Transcript

260:

The Facts Don't Matter
Transcript

Originally aired 03.12.2004

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Full audio: http://tal.fm/260

Prologue.

Ira Glass

From WBEZ Chicago, it's This American Life, distributed by Public Radio International. I'm Ira Glass.

Howard Stern

I give up. I mean, I want to leave the radio. The government is closing in on me. They've already won. They've got these broadcasters in such a snit that they're hitting buttons on me. And I'm not--

Renee Montagne

--firing people.

Ira Glass

Like a lot of you, I switch back and forth between Howard Stern and Morning Edition every morning. The Howard Stern, NPR crossover audience exists everywhere. Here in Chicago, it's 10,000 people a day, an equal number of men and women, average age in their 40s, good incomes.

And in the last two weeks, as Congress has moved forward with bills raising FCC fines from tiny to a half million dollars each, Howard has been kicked off six stations owned by the conglomerate, Clear Channel. And Howard has told his audience that, because of the fines, he might be off the rest of his stations soon. And how you see all of this really depends on how you frame the issue. Howard Stern frames it as a simple, First Amendment issue. He's not going too far, the government's going too far.

In the news media, this story has often been framed as, kind of, wacky news. There goes that crazy Howard Stern, running his mouth again, getting in trouble. Maybe there's some theoretical First Amendment issue here, but this guy, in this guy's case, he definitely goes too far. He's crazy.

I have to say, this seems like the least useful way to view this story. For one thing, it's just weirdly condescending. For some reason, lots of people get this strange condescending tone when they talk about Howard Stern. And, most importantly, it sidesteps the bigger issue, which is that, for better or worse, what we're witnessing here is a real sea change in how government is regulating radio and television, making it much easier to revoke station's licenses for indecency, fining the actual people on the air up to a half million dollars. You may like that. You may not like that. But let's acknowledge what it is and talk about it like adults. It'll change the environment, even for what we do here on This American Life.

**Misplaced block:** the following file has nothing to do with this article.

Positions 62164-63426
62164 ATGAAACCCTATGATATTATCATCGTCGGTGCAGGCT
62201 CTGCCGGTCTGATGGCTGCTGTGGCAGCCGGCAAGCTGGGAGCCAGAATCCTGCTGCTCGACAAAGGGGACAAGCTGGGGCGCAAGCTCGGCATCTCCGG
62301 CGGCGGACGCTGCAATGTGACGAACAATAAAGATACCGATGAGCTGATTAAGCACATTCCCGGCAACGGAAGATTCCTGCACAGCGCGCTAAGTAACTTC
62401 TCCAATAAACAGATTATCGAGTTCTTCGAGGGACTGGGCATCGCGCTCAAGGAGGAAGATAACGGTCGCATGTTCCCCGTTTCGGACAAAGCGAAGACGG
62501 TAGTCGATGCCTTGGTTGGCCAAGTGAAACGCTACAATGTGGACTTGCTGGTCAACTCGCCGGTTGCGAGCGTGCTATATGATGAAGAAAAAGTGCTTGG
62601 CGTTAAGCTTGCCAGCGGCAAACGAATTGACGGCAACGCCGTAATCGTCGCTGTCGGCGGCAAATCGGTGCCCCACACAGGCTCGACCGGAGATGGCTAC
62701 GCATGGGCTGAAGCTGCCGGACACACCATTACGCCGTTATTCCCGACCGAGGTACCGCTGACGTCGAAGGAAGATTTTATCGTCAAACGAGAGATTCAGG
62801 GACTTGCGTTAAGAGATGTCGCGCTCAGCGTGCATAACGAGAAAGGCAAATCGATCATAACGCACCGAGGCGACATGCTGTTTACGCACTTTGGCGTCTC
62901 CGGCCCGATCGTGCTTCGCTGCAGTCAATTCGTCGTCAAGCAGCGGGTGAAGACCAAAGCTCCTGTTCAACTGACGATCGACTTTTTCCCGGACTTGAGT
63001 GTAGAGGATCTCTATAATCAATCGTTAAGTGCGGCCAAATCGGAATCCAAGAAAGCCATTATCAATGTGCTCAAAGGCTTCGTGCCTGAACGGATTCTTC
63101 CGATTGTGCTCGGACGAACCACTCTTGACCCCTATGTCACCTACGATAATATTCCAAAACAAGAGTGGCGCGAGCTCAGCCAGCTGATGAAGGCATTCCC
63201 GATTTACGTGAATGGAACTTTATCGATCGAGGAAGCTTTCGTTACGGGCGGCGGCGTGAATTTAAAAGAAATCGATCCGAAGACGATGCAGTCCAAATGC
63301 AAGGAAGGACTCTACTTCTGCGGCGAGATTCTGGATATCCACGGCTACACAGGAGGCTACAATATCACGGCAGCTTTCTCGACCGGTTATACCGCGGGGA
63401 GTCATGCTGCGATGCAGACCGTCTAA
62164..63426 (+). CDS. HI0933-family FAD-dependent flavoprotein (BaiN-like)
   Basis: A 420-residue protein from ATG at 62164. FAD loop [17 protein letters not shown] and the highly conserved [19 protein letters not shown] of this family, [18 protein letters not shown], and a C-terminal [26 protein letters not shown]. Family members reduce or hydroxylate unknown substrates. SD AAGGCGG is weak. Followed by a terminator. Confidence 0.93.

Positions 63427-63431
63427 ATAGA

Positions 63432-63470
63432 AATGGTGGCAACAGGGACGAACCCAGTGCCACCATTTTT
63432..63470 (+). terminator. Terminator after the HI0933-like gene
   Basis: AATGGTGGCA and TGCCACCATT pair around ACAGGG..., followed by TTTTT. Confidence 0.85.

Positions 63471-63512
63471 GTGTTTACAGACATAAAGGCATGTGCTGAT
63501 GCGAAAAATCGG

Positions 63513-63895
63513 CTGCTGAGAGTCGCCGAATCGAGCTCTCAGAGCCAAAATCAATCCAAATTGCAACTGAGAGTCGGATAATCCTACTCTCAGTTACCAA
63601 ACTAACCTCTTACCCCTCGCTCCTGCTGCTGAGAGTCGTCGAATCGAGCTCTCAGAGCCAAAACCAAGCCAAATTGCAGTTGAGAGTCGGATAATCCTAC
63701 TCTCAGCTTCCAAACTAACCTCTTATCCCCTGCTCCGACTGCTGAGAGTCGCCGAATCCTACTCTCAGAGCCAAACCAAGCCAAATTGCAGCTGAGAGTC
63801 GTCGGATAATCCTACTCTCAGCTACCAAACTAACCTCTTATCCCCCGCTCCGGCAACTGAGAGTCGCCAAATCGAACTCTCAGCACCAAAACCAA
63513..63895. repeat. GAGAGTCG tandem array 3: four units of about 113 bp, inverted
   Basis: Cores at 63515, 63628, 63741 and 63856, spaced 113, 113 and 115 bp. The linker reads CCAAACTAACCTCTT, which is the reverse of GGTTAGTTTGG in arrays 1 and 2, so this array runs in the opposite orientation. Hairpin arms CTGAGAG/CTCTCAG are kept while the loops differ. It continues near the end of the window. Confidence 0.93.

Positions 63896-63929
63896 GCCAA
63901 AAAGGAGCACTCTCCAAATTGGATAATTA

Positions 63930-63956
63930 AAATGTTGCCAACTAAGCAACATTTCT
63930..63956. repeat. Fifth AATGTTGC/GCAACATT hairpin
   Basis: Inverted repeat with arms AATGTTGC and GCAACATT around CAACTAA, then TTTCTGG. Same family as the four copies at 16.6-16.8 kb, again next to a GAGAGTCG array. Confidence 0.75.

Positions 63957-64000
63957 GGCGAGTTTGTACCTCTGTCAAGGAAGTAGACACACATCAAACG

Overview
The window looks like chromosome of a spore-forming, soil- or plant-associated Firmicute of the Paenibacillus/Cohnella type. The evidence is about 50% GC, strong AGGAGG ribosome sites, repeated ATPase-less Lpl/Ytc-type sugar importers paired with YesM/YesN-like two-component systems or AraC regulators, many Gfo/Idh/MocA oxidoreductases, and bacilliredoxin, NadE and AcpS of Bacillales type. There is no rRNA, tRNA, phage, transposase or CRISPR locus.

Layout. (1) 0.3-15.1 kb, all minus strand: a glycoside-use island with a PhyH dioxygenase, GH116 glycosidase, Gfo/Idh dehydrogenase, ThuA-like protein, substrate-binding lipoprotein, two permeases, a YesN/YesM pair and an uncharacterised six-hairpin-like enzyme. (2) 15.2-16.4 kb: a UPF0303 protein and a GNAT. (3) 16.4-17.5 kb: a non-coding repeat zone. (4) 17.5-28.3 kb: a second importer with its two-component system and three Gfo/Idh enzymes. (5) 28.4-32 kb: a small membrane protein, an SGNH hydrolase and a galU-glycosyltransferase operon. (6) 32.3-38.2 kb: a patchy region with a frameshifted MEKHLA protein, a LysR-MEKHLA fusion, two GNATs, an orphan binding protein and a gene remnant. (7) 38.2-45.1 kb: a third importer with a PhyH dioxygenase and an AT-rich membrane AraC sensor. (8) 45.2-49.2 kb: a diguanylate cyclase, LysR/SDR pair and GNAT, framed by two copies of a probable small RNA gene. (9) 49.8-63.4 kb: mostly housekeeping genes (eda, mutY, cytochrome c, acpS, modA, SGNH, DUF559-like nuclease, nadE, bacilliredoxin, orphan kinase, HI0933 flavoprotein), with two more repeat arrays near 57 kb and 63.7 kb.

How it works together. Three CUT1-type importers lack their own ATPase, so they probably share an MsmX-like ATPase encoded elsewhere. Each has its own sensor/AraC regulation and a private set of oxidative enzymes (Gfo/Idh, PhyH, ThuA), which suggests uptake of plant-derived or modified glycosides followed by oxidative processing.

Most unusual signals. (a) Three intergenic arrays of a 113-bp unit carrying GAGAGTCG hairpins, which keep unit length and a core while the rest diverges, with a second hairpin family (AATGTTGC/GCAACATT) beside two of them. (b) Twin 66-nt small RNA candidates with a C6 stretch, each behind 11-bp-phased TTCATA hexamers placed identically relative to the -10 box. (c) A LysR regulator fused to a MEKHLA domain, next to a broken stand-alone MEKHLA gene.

One of our contributors, Sandra Tsing Loh-- maybe some of you have heard about this in the media already-- has already been fired from the public radio station that used to run her comments every week, under a so-called zero-tolerance policy. This is a big change.

Though, fascinatingly-- again, it all comes down to how you frame what the issue-- when I talked to the head of the congressional committee that's behind the fines-- this is Fred Upton of Michigan, a congressman-- he framed the whole thing much differently. He downplayed all of this. He said it is much simpler. It is much smaller and, at its heart, it's completely uncontroversial, the way that he frames it. This is actually one of the arguments that got the new fines approved by the House, overwhelmingly, 391 to 22. That argument is, Congress isn't doing anything fancy or radical here, Congress is just bringing the FCC fines up-to-date with the times. That's it.

Fred Upton